3. Many have removed the flies entirely and yet the post about the Buhl re-flash only opened them 200 rpm sooner than the stock ECU. Something doesn't compute?..and adds to my earlier confusion. (I'm not sure what they will say.)

AGREED! ..what he said
Title: Re: Fuel mapping fly opening primer/advice?
Post by: fartymarty on July 03, 2011, 10:58:00 am
the secondary butterflies are controlled by a relatively slow stepper motor and do not move quickly. Most examples where traction control would be engaged would be where the secondary 'flies start off relatively close to closed, not fully open. In those instances the 'flies would not have to move much to reduce the engine's power and eliminate the wheel spin; starting with the 'flies wide- open, the stepper motor that moves them could not close them far enough, fast enough to stop the rear wheel spin. You can watch the secondary 'flies move anytime you want- just turn the ign. from OFF to ON and they go through a full movement cycle; they do not move very fast. So I think the limitation in this case is the mechanics of the secondary 'flies control and ability to move, not any limitation that would prevent programming the ECU to behave as you suggest.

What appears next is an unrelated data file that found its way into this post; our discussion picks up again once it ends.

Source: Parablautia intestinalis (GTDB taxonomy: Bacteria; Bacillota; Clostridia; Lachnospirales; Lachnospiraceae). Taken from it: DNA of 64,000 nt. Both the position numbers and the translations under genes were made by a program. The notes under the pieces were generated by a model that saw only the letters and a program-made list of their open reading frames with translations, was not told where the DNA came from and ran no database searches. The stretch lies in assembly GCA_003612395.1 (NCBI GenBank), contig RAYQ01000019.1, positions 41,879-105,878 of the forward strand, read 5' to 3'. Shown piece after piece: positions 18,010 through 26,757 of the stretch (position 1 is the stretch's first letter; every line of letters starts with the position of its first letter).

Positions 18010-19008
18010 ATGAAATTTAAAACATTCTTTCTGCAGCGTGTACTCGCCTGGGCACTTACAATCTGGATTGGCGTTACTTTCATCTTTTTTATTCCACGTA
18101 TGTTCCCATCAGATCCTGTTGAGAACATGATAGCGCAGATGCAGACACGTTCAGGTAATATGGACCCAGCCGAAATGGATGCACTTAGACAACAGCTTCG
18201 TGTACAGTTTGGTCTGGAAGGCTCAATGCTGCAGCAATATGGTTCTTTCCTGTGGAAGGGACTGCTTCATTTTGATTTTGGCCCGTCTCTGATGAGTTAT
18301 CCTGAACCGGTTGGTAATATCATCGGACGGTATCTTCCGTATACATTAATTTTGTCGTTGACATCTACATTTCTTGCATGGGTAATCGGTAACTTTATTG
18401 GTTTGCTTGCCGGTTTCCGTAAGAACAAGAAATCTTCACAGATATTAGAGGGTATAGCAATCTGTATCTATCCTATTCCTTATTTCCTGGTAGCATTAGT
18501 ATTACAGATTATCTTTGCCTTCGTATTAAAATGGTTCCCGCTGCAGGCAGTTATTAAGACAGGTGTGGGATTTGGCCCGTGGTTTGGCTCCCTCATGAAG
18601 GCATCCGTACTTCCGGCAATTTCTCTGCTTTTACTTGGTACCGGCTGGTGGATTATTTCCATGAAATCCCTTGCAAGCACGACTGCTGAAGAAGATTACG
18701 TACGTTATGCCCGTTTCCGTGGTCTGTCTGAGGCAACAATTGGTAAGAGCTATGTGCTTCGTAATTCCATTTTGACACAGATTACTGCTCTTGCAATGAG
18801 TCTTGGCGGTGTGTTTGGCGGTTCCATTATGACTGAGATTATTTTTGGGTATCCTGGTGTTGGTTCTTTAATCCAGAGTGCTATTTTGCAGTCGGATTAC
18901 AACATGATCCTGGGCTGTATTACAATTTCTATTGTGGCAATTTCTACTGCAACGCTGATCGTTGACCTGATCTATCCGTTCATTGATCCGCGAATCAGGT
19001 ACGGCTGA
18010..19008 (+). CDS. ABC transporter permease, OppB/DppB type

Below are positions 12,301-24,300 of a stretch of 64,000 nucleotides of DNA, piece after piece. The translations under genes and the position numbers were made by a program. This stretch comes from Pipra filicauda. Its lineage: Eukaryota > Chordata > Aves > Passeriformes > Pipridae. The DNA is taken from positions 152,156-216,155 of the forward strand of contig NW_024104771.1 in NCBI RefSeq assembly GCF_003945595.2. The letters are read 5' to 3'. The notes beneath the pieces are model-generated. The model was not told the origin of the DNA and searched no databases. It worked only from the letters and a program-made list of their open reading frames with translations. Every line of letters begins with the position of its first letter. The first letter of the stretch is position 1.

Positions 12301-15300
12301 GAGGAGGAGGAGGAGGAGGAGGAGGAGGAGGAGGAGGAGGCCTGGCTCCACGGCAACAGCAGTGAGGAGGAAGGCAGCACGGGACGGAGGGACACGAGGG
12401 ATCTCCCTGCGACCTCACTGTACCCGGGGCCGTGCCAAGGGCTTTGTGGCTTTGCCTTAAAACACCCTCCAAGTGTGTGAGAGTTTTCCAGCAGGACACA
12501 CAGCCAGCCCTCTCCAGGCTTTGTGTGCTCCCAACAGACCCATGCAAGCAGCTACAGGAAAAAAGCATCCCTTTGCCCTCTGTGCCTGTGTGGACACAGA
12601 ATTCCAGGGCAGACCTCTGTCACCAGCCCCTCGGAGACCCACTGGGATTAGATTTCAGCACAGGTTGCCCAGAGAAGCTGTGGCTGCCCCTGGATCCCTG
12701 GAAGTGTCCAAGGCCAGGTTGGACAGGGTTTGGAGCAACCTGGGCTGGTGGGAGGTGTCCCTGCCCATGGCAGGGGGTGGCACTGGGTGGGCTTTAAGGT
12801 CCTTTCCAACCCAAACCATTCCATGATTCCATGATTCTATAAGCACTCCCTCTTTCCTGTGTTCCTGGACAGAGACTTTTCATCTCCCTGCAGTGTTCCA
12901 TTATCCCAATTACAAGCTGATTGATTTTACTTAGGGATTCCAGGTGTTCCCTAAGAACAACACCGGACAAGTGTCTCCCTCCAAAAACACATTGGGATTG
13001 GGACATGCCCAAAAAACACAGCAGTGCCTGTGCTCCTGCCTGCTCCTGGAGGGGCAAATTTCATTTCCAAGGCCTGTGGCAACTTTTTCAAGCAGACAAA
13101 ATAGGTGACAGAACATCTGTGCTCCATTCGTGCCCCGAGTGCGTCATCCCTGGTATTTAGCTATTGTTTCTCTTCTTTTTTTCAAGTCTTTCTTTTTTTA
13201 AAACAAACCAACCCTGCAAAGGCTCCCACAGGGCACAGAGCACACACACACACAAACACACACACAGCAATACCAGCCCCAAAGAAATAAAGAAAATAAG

Brian are you basing this totally on the speed that you see the flies operate during the power on test movement cycle (not necessarily being done at top speed) , or do you know that this is a slow motor. I have seen some extremely fast stepper motors on computer tape drives and some really slow ones on telescopes.
Glad to help if I can....

Brian
Thanks again, for helping me, and those that will follow.
Title: Re: Fuel mapping fly opening primer/advice?
Post by: B.D.F. on July 03, 2011, 11:58:56 am
Partially yes, but also on the size of the stepper motor- it just isn't going to go very fast. Nor does it have to under normal circumstances but 'fooling' the ECU into holding them wide open and then suddenly needing them to be closed or nearly so is a requirement that the designer never envisioned or planned on having.

Fast stepper motors are called servo motors. Really fast stepper motors are called voice coil motors. (that is a joke, steppers, servos and voice coil motors are all radically different in design as well as performance qualities)

Brian


Brian are you basing this totally on the speed that you see the flies operate during the power on test movement cycle (not necessarily being done at top speed) , or do you know that this is a slow motor. I have seen some extremely fast stepper motors on computer tape drives and some really slow ones on telescopes. Thanks again, for helping me, and those that will follow.